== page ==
Wall 1 is finished, done and dusted and awaits the arrival of Lady Camilla who will allegedly take her seat as queen of the garden sometime this month.
We finally concluded that, in true walling style, we weren't going to have enough stone or that, if we did, it wasn't the right kind (whenever is it?) for making coping stones. So we threw ourselves on the mercy of our suppliers and asked for some nice 3" to 4" lumps for the purpose.
What arrived was near double that size and, shall we say, tricky to work into copes. So we got another lot which this time resembled a heap of broken paving slabs but at least had the advantage of being more workable.
We ( OK, I) suspect that the stone we would have liked, was delivered instead to a team of professionals who, in four weeks, built several impressive stretches of new wall on the A59 road between Harrogate and Skipton. Nice job guys, but can we have our stone back please?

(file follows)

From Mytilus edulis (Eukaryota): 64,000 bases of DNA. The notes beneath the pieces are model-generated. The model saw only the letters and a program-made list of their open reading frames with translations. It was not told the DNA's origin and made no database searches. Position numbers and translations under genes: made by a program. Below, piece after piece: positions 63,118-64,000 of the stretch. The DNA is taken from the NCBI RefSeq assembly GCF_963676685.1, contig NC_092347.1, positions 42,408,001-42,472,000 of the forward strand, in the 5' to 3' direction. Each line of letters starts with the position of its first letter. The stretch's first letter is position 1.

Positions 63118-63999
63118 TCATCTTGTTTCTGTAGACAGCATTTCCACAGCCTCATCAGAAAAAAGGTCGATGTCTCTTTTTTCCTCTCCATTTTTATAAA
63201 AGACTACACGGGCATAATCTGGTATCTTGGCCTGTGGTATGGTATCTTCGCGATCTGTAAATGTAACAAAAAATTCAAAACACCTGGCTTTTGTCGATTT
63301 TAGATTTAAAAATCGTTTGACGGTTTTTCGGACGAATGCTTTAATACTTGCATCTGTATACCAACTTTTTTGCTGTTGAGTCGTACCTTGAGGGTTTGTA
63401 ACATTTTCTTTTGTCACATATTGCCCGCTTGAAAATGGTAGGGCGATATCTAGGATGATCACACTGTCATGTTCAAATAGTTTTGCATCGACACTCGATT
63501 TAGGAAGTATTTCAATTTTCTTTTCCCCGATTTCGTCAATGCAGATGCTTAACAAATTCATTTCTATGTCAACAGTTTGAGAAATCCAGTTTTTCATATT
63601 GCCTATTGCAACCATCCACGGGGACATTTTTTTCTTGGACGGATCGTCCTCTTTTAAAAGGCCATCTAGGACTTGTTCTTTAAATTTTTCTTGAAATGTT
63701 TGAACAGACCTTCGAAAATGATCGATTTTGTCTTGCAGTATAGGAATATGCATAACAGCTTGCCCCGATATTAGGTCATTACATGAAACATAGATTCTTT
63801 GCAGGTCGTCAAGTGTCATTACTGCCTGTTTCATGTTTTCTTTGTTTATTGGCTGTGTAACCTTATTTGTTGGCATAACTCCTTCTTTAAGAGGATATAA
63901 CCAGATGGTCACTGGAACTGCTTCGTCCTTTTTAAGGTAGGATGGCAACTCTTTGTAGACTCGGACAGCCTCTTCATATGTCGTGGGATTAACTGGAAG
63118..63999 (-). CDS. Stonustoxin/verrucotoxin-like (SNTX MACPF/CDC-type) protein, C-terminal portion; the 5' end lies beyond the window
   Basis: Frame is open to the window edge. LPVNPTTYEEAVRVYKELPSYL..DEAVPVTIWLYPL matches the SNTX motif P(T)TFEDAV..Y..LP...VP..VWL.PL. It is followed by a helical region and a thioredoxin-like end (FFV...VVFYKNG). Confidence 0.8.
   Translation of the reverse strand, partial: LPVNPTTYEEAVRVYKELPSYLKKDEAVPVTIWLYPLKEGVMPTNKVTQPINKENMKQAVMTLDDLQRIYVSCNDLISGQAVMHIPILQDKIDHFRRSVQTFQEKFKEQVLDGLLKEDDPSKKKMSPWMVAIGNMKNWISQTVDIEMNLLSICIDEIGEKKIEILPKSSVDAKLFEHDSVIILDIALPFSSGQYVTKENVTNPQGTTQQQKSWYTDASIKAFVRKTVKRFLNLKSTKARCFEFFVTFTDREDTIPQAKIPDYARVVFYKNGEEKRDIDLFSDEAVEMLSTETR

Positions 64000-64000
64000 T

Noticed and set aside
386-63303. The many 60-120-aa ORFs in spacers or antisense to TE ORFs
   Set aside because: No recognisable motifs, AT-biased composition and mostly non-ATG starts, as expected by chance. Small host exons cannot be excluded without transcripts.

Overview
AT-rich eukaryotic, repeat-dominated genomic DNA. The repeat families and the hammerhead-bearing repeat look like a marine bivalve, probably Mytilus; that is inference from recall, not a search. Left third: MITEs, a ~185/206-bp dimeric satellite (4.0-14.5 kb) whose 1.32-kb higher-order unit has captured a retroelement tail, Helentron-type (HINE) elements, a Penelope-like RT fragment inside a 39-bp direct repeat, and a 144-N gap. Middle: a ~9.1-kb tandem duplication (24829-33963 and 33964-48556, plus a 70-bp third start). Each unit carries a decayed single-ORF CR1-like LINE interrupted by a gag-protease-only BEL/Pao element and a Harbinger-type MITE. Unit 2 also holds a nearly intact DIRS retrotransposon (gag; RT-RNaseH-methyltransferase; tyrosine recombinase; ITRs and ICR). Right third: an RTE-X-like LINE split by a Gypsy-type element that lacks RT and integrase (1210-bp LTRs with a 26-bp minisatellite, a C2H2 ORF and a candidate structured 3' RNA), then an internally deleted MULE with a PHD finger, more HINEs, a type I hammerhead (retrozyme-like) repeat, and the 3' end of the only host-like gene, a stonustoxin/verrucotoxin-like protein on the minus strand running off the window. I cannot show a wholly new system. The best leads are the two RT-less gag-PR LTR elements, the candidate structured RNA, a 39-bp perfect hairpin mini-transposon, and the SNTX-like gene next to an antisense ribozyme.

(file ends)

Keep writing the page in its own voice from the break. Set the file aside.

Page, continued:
We've since learned how to break the big stuff into useful building stone and Wall 2 has been gaining altitude encouragingly as a result. We 're up to about 24" so far, and if the gang turns out in the same kind of numbers we've been achieving lately, we should meet our completion deadline of Septemberish, although at this stage we're not prepared to specify a year.
We've found the project quite challenging but we're feeling quietly pleased with the end result. Keeping a good line and batter on a curved wall takes some getting used to but we've all been prepared to admit when something has gone astray and accept a bit of remediation.
By the way ... here's our wildlife monitoring crew hard at work (Attenborough, for a change, is just out of shot)
and here's the result of minutes of painstaking and patient study ...
And finally in the spirit of globalisation and understanding among nations, here's how they build dry stone walls in Turkey ... the whitewash gives me an idea for finishing the North Stainley wall ... I wonder what colour Farrow & Ball would recommend ... ?